By David E. Hubler
Contributor, EDM Digest
U.S. political leaders were quick to express their shock and offer their prayers for the victims and their families, following the mass shooting in Sutherland Springs, Texas, on Sunday.
The alleged shooter, Devin Patrick Kelley, killed 26 worshippers ages 18 months to 77 years old at the First Baptist Church. Kelley was killed trying to flee the scene.
President Trump and Vice President Pence Weigh in on Sunday’s Attack
NBC News reported that during a joint press conference in Seoul with South Korean President Moon Jae-in, President Donald Trump was asked if he’d pursue the same kind of “extreme vetting” for would-be gun owners that he proposes for immigrants from some Moslem countries.
Trump said it wasn't the right place or time to ask the question. “You’re bringing up a situation that probably shouldn’t be discussed too much right now,” he said. Trump insisted that such measures would have made “no difference” in Sunday’s attack.
Vice President Mike Pence tweeted, “Karen & I will travel to #SutherlandSprings on Wednesday to meet w/families of the fallen, injured & law enforcement. We are with you Texas.”
Texas Governor and Members of Congress Offer Condolences and Message of Support
Texas Governor Greg Abbott released the following statement on Monday: “While the details of this horrific act are still under investigation, [my wife] Cecilia and I want to send our sincerest thoughts and prayers to all those who have been affected by this evil act. I want to thank law enforcement for their response and ask that all Texans pray for the Sutherland Springs community during this time of mourning and loss."
U.S. Senator Ted Cruz told the victims, “You are not alone. You are being lifted up by the prayers literally of millions of Texans, millions of Americans and millions of people across the planet….We will come through it leaning on each other,” according to TV station KSAT 12 in San Antonio. Cruz called Kelley “a depraved madman.”
He called it “unfortunate” that the media politicizes these tragedies. “We don’t need politics now.” Cruz said he supports “the right of individuals to defend themselves” and he praised the bravery of the local citizen “who used his own rifle to save lives today” by firing at Kelley.
Cruz’s Texas colleague, Senator John Cornyn, tweeted, “Truly heartbreaking news in #Sutherland Springs. Please say a prayer for First Baptist congregation, first responders & the community there.”
Speaker of the House Paul Ryan tweeted, “Reports out of Texas are devastating. The people of Sutherland Springs need our prayers right now.”
On “The Ingraham Angle” show on Fox News, Ryan claimed Monday that some people were trying to “exploit a tragedy to infringe on law-abiding citizens’ Second Amendment rights.”
He said the fact that the shooter in Texas was able to get a gun was “a pretty clear cut case.” A convicted domestic abuser should not have been able to buy a gun. (The Air Force has admitted that it erred in not reporting to a federal database that Kelley had been court-martialed for domestic violence. His conviction would have kept him from being able to purchase firearms.)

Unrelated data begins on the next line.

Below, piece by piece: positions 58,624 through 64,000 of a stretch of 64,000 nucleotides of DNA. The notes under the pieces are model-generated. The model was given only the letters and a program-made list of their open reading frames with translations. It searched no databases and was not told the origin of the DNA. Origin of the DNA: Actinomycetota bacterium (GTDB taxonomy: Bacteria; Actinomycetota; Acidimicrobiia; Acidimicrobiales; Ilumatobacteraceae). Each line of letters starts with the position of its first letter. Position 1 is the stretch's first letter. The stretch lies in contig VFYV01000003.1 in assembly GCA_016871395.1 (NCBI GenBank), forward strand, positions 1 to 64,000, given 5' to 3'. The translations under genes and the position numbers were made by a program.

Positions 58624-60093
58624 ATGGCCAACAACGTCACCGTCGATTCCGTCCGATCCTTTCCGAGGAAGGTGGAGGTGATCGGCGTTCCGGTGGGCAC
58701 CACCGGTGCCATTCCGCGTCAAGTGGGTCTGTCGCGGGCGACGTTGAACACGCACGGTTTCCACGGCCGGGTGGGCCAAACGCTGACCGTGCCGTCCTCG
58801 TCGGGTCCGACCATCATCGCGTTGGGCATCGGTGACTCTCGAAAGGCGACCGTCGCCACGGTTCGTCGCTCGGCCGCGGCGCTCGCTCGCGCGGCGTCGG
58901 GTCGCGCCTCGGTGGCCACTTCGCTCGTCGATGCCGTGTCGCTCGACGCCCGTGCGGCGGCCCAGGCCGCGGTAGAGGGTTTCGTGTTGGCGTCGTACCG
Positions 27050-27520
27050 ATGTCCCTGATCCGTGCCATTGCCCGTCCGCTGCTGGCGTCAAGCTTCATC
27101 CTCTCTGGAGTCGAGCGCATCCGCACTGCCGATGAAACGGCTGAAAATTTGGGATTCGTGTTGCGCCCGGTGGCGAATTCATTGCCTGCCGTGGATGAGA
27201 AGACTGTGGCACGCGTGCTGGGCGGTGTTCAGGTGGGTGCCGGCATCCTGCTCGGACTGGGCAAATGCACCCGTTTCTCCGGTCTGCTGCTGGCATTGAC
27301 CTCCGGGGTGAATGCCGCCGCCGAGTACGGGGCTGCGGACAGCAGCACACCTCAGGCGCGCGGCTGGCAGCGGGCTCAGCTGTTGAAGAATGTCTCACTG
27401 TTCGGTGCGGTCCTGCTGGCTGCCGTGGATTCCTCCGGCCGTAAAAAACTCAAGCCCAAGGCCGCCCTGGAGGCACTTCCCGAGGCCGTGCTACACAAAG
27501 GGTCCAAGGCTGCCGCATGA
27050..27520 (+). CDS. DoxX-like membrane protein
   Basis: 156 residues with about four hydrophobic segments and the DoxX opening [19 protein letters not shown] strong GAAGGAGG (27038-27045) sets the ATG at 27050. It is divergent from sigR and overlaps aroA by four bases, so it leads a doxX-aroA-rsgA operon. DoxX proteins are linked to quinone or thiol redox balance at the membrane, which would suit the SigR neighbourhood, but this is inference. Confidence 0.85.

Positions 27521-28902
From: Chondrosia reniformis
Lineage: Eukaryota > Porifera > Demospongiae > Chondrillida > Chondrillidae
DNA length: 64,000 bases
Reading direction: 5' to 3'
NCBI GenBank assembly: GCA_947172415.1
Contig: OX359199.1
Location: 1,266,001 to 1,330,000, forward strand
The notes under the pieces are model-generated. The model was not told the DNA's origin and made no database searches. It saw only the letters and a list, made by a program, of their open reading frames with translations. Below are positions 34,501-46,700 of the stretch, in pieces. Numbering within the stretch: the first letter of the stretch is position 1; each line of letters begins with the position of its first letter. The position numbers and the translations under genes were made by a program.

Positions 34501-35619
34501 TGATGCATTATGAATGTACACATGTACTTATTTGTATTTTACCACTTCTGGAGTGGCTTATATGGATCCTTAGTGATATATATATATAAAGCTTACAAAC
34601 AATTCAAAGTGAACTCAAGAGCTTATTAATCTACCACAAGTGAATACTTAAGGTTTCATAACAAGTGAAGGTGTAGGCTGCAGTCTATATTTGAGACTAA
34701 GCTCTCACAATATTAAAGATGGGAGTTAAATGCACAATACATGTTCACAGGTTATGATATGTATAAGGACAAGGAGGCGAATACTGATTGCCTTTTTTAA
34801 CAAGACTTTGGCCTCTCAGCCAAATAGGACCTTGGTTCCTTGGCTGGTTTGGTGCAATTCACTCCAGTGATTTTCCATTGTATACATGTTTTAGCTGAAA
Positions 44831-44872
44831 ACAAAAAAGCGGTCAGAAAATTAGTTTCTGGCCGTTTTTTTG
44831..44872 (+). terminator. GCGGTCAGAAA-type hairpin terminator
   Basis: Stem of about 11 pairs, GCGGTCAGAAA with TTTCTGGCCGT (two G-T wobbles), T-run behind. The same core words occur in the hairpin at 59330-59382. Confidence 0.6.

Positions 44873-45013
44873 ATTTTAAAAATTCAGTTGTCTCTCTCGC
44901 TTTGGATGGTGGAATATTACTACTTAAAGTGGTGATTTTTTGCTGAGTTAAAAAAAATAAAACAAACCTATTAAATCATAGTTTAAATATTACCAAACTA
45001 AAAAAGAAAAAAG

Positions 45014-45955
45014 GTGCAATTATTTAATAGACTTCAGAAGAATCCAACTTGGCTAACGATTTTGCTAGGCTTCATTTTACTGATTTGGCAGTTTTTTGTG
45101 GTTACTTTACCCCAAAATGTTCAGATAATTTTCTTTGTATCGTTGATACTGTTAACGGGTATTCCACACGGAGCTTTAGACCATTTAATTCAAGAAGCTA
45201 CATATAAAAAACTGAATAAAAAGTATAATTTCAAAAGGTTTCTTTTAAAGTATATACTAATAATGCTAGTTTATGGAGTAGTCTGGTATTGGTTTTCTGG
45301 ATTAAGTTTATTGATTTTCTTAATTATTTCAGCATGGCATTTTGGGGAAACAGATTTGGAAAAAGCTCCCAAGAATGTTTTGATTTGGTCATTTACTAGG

House Minority Leader Nancy Pelosi issued a statement through her office that read in part: “As we mourn the lives that were cruelly cut short today, we must resolve to denounce all forms of hatred and violence and to drive them from our communities and our nation. We have a solemn obligation to the victims of Sutherland Springs, Las Vegas, Orlando, Newtown and the many tragic shootings that occur each day to respond not only with prayer and unwavering love, but with action. Much more needs to be done in the Congress to ensure that no other family is forced to endure such an unimaginable tragedy.
“May it be a comfort to the families of the First Baptist Church and all those grieving in Texas that all of America stands with them, in grief and solidarity.”
Senate Majority Leader Mitch McConnell expressed his condolences on Monday to the people in Texas for the “horrible shooting in the church.”
According to Newsday video, McConnell was asked about the Texas and Las Vegas shootings and the New York truck attack. He replied, “It's hard to envision a fool-proof way to prevent individual outrages by evil people.”
McConnell added, “It’s a very, very challenging thing. It’s the sort of thing you hate and we’ve had repeated examples of it, not only here but in Europe as well.”
There has been no statement thus far from Senate Minority Leader Chuck Schumer.
New York Governor Andrew Cuomo issued a statement urging Americans not to become numb to tragedy. “We cannot accept mass shootings as part of who we are — this can and must stop.” Cuomo added, “In the memories of those we lost today in Texas, and last month in Las Vegas, and last year in Orlando, and all across this nation, we must come together and say: Enough is enough.”